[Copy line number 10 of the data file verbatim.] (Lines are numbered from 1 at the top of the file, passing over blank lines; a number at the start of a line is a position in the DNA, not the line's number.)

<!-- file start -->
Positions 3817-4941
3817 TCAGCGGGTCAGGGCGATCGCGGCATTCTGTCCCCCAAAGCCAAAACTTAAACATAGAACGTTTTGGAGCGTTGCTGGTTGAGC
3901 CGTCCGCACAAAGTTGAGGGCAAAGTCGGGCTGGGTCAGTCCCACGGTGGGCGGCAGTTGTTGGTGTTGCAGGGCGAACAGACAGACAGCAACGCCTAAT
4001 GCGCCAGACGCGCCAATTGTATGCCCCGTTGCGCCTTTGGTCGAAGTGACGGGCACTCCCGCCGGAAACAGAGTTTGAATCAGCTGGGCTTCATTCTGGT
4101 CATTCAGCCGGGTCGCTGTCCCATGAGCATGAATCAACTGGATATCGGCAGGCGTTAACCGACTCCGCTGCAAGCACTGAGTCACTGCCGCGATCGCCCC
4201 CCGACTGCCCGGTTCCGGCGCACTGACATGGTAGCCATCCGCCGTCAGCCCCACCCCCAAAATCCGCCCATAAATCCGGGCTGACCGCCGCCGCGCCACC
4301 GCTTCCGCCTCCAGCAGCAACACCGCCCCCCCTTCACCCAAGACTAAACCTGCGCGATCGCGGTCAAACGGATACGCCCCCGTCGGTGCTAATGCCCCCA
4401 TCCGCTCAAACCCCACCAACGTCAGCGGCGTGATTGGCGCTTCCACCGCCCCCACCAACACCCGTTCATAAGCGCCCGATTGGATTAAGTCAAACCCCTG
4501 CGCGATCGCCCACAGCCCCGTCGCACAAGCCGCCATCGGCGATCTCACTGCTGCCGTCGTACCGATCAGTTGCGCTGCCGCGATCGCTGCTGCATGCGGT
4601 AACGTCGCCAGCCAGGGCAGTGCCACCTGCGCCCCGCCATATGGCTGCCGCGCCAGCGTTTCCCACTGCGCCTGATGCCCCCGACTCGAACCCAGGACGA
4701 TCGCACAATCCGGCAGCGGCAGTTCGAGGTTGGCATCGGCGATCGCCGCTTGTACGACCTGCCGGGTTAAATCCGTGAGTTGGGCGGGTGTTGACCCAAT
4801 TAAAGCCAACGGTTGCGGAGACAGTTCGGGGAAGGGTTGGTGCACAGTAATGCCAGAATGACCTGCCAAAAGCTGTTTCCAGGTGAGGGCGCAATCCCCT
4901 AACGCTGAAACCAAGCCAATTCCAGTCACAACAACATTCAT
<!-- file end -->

4601 AACGTCGCCAGCCAGGGCAGTGCCACCTGCGCCCCGCCATATGGCTGCCGCGCCAGCGTTTCCCACTGCGCCTGATGCCCCCGACTCGAACCCAGGACGA